Paul prefers bowl gouges with only a short wing, almost a traditional grind, and explained that this is needed to get around the curve at the bottom of the bowl. With a carefully controlled cut no scraping is required.

He also explained his various little tricks, such as always keeping his sandpaper in the right order of grit, thus only allowing the roughest grit to acquire a dusting. He uses lots of little magnets everywhere to make sure his little helpers (such as rulers etc.) are to hand when needed, and not covered with shavings. He never uses large pieces of sandpaper, and recommends moving in a continuous action from one end of the bowl to the other, so as to avoid any burning or heavy sanding marks, pointing out that sand paper should not be used to define the shape of a piece, it should only ever be used to remove tool marks.

He recognises that many finishes are possible for these bowls, but for demonstrations always uses melamine lacquer, simply because it dries very rapidly and provides a very smooth finish with medium shine. This can then be improved on with a stick of carnauba wax, which is simply run across the surface several times, and burnished with a piece of paper.

All in all, a very enjoyable demo, with Paul paying good attention to the needs of safety and always making sure he brought his whole audience along, including any newcomers.

 

 

Dawn Hopley demo evening

On 18/02/2016, Dawn Hopley came to the club to do a demo for us.

Dawn has a background in industrial design, and has designed many items that most of us will have seen in many places, such as streetlights and car parts. After many trials and tribulations, including a stint as a teacher, she ended up in woodworking and woodturning. In order to use our camera and lighting rig, we had to move her lathe onto the rig, which made work a little awkward for her, as the rig was made for average size people, and Dawn is a little shorter than most of us. She put on a brave face and managed to make it work for her.

 

This was also the first time we used our TV display, and although this worked well, we probably need to learn a little more about the cameras. The picture was good, and all present could clearly see her tool technique, but the work piece was generally overexposed and just showed as a white blur. Clearly there’s room for improvement.

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Her demo on this evening covered primarily the making of wooden containers for small perfume bottles, which she sources from a company called Ampulla. Apparently, when bought in bulk, these can be as little as 20p per bottle with screw lid.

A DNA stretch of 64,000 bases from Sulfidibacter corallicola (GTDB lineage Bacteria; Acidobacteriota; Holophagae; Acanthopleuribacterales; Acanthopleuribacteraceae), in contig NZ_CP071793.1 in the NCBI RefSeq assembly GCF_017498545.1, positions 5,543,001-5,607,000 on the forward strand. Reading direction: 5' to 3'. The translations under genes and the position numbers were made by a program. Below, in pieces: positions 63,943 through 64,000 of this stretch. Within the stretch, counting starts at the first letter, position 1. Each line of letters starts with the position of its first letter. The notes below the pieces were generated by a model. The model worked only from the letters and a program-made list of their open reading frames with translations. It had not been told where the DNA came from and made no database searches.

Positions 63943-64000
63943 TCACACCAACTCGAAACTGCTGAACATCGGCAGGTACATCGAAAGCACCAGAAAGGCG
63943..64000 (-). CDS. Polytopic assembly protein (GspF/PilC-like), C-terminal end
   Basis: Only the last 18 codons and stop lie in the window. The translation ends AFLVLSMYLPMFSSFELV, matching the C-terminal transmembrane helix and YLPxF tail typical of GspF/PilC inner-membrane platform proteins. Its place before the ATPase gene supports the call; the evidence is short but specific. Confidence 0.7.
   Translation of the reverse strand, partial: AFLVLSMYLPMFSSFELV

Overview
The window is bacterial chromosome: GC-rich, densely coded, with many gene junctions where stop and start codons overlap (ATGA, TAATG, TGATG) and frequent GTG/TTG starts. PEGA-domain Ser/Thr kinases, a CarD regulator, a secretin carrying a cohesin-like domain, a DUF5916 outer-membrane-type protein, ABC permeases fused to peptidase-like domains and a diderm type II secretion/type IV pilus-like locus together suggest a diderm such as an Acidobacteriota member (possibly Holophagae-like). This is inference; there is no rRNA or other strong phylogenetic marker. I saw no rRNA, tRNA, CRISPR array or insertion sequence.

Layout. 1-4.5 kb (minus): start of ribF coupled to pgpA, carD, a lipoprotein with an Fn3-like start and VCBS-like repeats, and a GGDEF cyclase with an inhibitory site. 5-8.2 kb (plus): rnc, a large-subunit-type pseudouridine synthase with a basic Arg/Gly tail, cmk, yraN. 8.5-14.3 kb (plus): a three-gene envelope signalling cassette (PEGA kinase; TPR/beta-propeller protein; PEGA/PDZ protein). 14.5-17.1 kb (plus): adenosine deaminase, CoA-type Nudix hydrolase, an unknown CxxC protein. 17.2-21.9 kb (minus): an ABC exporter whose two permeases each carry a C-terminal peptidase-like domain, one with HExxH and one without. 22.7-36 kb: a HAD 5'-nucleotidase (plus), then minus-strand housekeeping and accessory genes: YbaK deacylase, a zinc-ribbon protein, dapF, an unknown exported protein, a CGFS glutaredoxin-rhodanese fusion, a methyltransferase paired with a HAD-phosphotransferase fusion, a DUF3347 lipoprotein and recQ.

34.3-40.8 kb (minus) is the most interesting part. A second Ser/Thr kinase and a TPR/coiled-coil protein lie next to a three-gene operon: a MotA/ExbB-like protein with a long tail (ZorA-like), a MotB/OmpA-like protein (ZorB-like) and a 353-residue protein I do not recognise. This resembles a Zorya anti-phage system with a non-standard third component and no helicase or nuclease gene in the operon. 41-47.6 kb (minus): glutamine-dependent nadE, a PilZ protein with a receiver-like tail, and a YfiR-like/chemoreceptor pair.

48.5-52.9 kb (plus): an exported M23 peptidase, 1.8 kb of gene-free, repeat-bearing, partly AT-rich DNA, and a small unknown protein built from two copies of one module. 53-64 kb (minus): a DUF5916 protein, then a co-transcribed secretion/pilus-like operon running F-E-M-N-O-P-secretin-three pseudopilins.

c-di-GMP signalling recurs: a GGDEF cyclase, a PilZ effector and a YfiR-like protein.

Most of her work is done in small diameters, usually branches of trees, of which she had a variety with her. She demonstrated the ease of using a steb drive centre mounted in a normal chuck and emphasis was given to using sharp tools.

Dawn started out with a piece of yew, about 2″ diameter and 8″ long. It was mounted between centres and rounded with a roughing gouge. Then she turned two tenons on the ends and parted it off about 1/3 from one end. The longer piece was then mounted in the jaws, and the face cleaned up with a spindle gouge. Next she used a 19mm drill to create the opening that will hold the perfume bottle. As these bottles vary slightly in diameter, this hole then has to be carefully widened a little to just accept the bottle, and it has to be deep enough so that only the shoulder of the bottle just protrudes (although it can also be hidden entirely in the container). For this, Dawn demonstrated the use of a box scraper and some simple wooden sticks with sand paper wrapped around them. Once the inside is finished, the outside is shaped with the spindle gouge to whatever shape is desired. Some accents were made by cutting small grooves with the pointy end of a skew chisel and then burning black lines with a cheese cutter (essentially a steel wire with two wooden handles on both ends).

The top is made in exactly the same way, with the main focus on remembering that there is a hole inside large enough to hold the screw lid for the bottle. When that hole is drilled and cleaned up, it is essential to ensure that the wooden parts will meet before the lid sets on the bottle, as otherwise an ungainly gap appears between bottom and top. In addition, Dawn usually adds some detail to the bottom of the lid, in order to hide the meeting place between the parts.

IMAG0055In order to finish the very top of the lid and the foot of the bottom, Dawn demonstrated the use of jam chucks. These are essentially pieces of scrap wood with a tenon on one side, so that they can be held in the jaws. The other side is turned so that it will provide a tight fit to the holes prepared in the bottle parts. When the fit is not quite tight enough to allow cutting, it can be improved with one or two layers of masking tape or tissue paper. In this way work pieces can be held without creating any jaw marks, and just sufficiently tight to allow small cuts, sanding and polishing.

Overall, a very enjoyable demo, especially for the visitors and less experienced members, who could see that even with very few tools and a small lathe very nice results can be achieved. Turn out on the evening was great, and it seems that our increased demo fees have not deterred anybody. If anything, we had more people show up than I ever remember before, including some visitors and new members.

There were not many pieces on display this evening, but a very nice apple clock and some sewing kits drew some attention.